Kane Williamson provided New Zealand with another classy performance yesterday, but this time with the ball rather than the bat.
The plaudits usually rain down on the outstanding righthander for his batting deeds, which have made him among the best in the business in all three forms.
Last night he got to 34 against Pakistan before uncharacteristically being well caught on the long on boundary by Rumman Raees off spinner Haris Sohail.
Earlier in the day, Williamson's clever spell of offspin bowling was just the ticket for New Zealand in their five-wicket win.
In tandem with left arm spinner Mitchell Santner, a tourniquet was applied to the middle of the Pakistan innings. They still got to 262 for eight, but Williamson's spell of 10-0-32-2 was significant.
Bowling together Williamson and Santner took three for 61 from 18 overs.
It was just the second time the New Zealand skipper has bowled a full complement of 10 overs in an ODI.
The only other occasion was the Champions Trophy against Australia at Edgbaston in 2013, that day taking one for 56. It was a vastly different outcome yesterday.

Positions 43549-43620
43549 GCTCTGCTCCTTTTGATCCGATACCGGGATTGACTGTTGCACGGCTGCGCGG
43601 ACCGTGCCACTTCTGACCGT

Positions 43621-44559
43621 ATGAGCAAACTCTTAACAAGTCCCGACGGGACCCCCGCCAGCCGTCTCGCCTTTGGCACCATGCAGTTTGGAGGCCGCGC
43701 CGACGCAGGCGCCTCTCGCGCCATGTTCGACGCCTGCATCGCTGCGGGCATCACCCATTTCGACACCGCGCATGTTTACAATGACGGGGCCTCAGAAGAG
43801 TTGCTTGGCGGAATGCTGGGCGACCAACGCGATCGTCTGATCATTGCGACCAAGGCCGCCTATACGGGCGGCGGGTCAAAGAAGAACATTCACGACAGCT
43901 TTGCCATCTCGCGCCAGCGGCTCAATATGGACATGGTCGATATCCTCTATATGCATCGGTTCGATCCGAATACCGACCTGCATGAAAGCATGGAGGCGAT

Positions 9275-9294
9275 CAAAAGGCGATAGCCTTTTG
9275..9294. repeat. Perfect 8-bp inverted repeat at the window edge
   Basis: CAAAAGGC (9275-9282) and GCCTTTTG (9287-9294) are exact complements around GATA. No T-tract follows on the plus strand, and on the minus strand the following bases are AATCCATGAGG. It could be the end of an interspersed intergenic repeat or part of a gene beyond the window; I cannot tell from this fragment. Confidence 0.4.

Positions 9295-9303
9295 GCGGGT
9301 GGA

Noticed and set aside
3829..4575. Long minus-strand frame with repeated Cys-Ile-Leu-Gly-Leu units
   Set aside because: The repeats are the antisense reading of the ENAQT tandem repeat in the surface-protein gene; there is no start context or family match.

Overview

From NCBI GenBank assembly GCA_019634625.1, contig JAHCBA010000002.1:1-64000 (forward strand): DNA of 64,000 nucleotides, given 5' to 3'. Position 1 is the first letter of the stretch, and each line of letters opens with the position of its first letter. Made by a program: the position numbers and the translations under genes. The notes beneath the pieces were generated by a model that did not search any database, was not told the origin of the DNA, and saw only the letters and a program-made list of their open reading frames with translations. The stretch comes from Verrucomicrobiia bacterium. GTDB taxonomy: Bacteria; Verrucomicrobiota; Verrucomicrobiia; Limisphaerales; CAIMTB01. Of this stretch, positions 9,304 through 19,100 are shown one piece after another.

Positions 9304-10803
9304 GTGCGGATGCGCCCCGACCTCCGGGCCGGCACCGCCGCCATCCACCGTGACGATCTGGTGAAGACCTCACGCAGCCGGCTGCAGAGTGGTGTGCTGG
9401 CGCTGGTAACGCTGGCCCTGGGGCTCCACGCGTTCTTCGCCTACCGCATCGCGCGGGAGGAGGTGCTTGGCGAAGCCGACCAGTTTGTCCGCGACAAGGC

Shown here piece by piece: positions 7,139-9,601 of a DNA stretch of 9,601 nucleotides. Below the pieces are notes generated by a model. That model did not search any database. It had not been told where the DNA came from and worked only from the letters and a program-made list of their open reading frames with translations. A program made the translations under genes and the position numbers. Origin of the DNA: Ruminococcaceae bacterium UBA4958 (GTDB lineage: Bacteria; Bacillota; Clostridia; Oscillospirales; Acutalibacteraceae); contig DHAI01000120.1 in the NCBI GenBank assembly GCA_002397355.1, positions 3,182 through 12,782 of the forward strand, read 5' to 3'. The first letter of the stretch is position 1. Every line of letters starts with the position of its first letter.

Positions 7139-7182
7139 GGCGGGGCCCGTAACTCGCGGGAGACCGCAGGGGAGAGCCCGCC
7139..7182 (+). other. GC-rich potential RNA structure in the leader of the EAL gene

Pakistan coach Mickey Arthur lamented his batsmen's failure to rotate the strike when the spinners were operating, recognising they had missed a trick.
"He bowled well, but not two for 32," Arthur said.
"We need be able to rotate more and better against the spinners in the middle period."
Williamson's bowling career stalled in 2014 when he was suspended for having an illegal action.
He was cleared in December that year, but for a time after his return appeared reluctant to take the ball.
In the course of 25 tests since coming back to the crease after the ban, Williamson has bowled just 48 overs.
He has bowled in only three of New Zealand's last 14 ODIs, a form of the game in which his best figures are four for 22 off 7.2 overs against South Africa in Paarl in early 2013.
He has bowled in 11 of his 44 T20 internationals, taken six inexpensive wickets at a useful 7.9 economy rate.
All of which suggests Williamson shouldn't be shy of marking out his short runup in the future.